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Linc’s structure, playing surface a bigger problem than family-friendly atmosphere

Oct 24, 2013, 1:22 PM EDT


When a team’s home losing streak spans beyond both a Roman and Football calendar year, people tend to take notice. And when some of them believe the underlying reason is the owner’s insistence on turning what used to be the league’s toughest place to play (the Vet) to, basically, a country club, (the Linc), they start calling up talk radio and complaining. Loudly.

All told, when it comes to the Eagles slide – nine games, beginning with a 26-23 overtime loss on Oct. 14 last year to the eventual 4-12 Lions – you could argue the Linc is the problem.

But not for its cozy, family-friendly feel.

For its acoustics and playing surface.

First, there’s the Linc’s open-air structure. Ideally, it would’ve been built as a dome. (To that end, if elected commissioner of the world, my first act may be to put every relevant professional and college sporting event in a dome. I digress…) Problem is, building a stadium with a roof, even a retractable one, is significantly more expensive. Pennsylvania taxpayers put up $85 million to fund the Lincoln Financial Field construction project, eventually valued at $512 million. Imagine the price tag had there been a roof.

Why a dome? It shelters you from the elements and exposes your opposition to relentless noise, both of which should translate to team success. At least in theory – the net effect is a tough to quantify. Still, Eagles fans who think the lack of rowdiness at the Linc directly impacts the scoreboard would agree, bottling up sports’ most passionate fan base couldn’t hurt.

But having a roof isn’t the only way to a create stadium pulse.

Take this, from TIME Magazine, on CenturyLink Field, home of the Seahawks:

While the vocal cords of Seahawks fans surely deserve credit for piercing ears, so do the designers of CenturyLink Field. Even though it’s a mostly open-air stadium, the building traps noise. … Two huge canopies — one on the east side of the stadium, the other on the west side — cover 70% of the seats.

“The main thing that creates noise is any type of overhanging structure that reflects sounds back into the stadium,” says Andrew Barnard, a research associate at Penn State‘s Applied Research Laboratory, specializing in structural acoustics.

Seattle’s stadium has two additional overhangs, functioning as the bottom of the upper seating bowl, that cover the lower seating bowls. “Sound also reflects off the bottom of the upper deck, and back onto the field,” says Barnard.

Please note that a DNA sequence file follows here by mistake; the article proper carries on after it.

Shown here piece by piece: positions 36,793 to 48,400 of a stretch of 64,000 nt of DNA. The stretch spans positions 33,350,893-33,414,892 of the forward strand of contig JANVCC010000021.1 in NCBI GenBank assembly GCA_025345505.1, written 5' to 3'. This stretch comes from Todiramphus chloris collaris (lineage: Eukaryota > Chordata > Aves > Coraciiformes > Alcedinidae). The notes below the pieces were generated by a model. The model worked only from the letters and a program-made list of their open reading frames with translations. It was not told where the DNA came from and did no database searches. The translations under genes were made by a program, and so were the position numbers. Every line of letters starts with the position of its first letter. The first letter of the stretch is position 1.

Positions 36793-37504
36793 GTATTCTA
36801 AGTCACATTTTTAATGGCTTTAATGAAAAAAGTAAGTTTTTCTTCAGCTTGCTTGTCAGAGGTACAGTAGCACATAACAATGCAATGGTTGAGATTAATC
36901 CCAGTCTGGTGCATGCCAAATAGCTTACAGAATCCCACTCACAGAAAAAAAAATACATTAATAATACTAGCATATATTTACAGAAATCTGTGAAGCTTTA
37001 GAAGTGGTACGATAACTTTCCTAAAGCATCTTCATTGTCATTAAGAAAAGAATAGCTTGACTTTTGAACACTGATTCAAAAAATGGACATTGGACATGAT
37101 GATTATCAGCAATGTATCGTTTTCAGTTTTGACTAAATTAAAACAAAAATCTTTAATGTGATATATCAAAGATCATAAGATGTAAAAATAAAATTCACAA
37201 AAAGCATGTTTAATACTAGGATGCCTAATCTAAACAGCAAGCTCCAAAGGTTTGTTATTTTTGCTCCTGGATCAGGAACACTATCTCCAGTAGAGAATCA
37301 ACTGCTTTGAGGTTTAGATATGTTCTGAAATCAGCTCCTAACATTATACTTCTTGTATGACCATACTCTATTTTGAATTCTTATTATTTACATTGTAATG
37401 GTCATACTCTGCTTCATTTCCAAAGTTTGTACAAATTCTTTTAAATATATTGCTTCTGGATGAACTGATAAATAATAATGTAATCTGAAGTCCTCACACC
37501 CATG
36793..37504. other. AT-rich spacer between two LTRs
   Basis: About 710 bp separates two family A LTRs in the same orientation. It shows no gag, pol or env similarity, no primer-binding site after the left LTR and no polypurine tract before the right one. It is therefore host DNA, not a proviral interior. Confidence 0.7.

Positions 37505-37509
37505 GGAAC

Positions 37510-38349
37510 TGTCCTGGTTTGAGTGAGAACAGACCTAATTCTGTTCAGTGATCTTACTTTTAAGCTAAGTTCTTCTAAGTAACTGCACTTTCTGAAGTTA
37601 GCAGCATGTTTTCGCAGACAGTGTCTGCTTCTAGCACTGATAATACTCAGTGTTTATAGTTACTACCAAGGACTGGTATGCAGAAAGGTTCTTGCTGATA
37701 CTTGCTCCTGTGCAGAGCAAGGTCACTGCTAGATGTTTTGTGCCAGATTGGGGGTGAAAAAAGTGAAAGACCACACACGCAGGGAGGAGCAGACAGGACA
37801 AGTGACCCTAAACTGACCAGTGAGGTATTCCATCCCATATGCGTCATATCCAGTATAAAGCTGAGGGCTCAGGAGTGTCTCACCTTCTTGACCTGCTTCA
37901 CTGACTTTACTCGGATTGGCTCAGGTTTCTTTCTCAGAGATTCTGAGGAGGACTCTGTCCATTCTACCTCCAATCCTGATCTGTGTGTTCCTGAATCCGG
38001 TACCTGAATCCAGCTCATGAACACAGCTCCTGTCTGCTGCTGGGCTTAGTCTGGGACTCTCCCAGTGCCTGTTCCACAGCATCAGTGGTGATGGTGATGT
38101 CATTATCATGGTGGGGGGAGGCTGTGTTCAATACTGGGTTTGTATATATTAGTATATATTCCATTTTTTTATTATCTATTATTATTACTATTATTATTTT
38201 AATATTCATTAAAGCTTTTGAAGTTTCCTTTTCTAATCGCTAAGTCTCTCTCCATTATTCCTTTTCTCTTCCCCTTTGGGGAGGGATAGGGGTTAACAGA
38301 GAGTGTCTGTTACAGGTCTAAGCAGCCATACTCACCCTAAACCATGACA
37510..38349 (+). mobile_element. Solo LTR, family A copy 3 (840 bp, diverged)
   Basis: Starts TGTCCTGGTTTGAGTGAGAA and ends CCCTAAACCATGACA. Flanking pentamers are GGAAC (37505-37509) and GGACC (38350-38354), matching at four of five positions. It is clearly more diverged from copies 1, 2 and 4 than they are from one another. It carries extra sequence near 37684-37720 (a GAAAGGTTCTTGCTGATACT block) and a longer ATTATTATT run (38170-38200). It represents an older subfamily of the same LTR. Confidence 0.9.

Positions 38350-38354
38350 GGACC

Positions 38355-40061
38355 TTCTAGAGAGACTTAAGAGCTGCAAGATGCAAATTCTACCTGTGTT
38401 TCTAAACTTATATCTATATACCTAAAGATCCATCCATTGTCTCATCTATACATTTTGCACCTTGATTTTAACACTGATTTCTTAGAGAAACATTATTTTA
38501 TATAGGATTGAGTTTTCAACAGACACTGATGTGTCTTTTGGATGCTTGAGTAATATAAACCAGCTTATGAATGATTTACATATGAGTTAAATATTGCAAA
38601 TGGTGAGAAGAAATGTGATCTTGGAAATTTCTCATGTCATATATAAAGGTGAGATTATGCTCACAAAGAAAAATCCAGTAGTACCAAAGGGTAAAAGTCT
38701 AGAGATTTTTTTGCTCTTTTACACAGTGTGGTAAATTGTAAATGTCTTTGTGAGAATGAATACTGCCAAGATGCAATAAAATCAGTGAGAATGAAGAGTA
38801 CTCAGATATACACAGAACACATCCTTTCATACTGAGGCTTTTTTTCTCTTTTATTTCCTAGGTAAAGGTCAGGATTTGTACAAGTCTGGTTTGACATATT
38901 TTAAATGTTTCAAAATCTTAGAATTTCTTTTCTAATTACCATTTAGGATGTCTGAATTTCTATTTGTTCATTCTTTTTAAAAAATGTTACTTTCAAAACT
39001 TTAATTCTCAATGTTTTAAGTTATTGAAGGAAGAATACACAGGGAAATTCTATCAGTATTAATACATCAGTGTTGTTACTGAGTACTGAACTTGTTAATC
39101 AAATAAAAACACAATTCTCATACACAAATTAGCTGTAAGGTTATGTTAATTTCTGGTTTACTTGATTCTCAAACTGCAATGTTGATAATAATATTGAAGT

Maybe the most important function of that structure:

“Fans get caught up in it,” says Stewart. “They experience an intense increase in the sound levels that they would not normally experience in an outdoor environment, and are energized by it.” As a result, they scream even louder.

Only thing sciencey about the Linc’s structure is wind turbines. Yay?

In fairness, even the Seahawks didn’t see the “12th Man” coming. The architect, Jon Niemuth, called the effect a “happy accident.” Tough to crush Jeffrey Lurie and Co. there.

The decision on the playing surface, however, is questionable. The Linc uses a reinforced natural grass surface, called DD GrassMaster, in which artificial fibers stabilize the grass blades and roots. Some great work by IgglesBlog in 2008 delves deeper, exposing the “real source” of the problem: the field’s absurd usage, given that it doubles as home of the Temple Owls and, as we learned over the summer, concerts.

But whether the grass would hold up better if not for ownership’s ambition to, you know, make money and stuff misses the point. It shouldn’t have been grass at all. It should’ve been field turf, the same surface used in three of the four stadiums built since the Linc. (The fourth is the retractable grass inside Arizona’s University of Phoenix Stadium, clearly not practical for Philadelphia.) And in three of the four built before it.

Especially for a cold-weather city in a sport that, at this point, plays warm-weather football.

Even if the NFL didn’t implement the rule changes that, some say, made the NFL “the arena league” until 2005, two years after the Linc opened and four years after the financing was approved, the Eagles had a progressive, pass-first coach in 1999. They didn’t have the same speed they do now, but, for a coach/front office that insisted they didn’t need elite wide receivers to be successful, you’d think they’d do whatever they could to… enhance the effectiveness of the scrubs they trotted out there.

They didn’t. So, we have this.

On complaints that the Linc is calm, safe, well-policed: if you think this, this, this, this, this, this and this — and this and this – are good, swell, worth team wins, something to strive for, you have issues. You also don’t seem to care too much about eradicating the stigma about Philly sports fans that’s persisted for, like, ever.

As for the instability at quarterback the past few years: Even the Cardinals, fixed with the league’s most active turnstile under center (Palmer, Kolb, Skelton, Lindley, Hoyer, Bartel), have managed to go 12-7 and 5-1 in OT at home since 2011 with teams that won a flimsy. 8, 5 and, now, 3 games. At minimum, you should run into 2/3 home wins per season… on accident. That’s how awfully, marvelously bad this has been for Philly.

What’s sad is, if the Eagles still played the same brand of football they did in the early part of the decade, both points would be moot. Their defense would thrive on what may be unofficially the sloppiest field in football. (Of note, the Eagles were 30-18 in the regular season 5-2 in the playoffs under the late Jim Johnson thru 2008.) And fans would ballyhoo loud as ever, helping fuel a team that was already likely to win.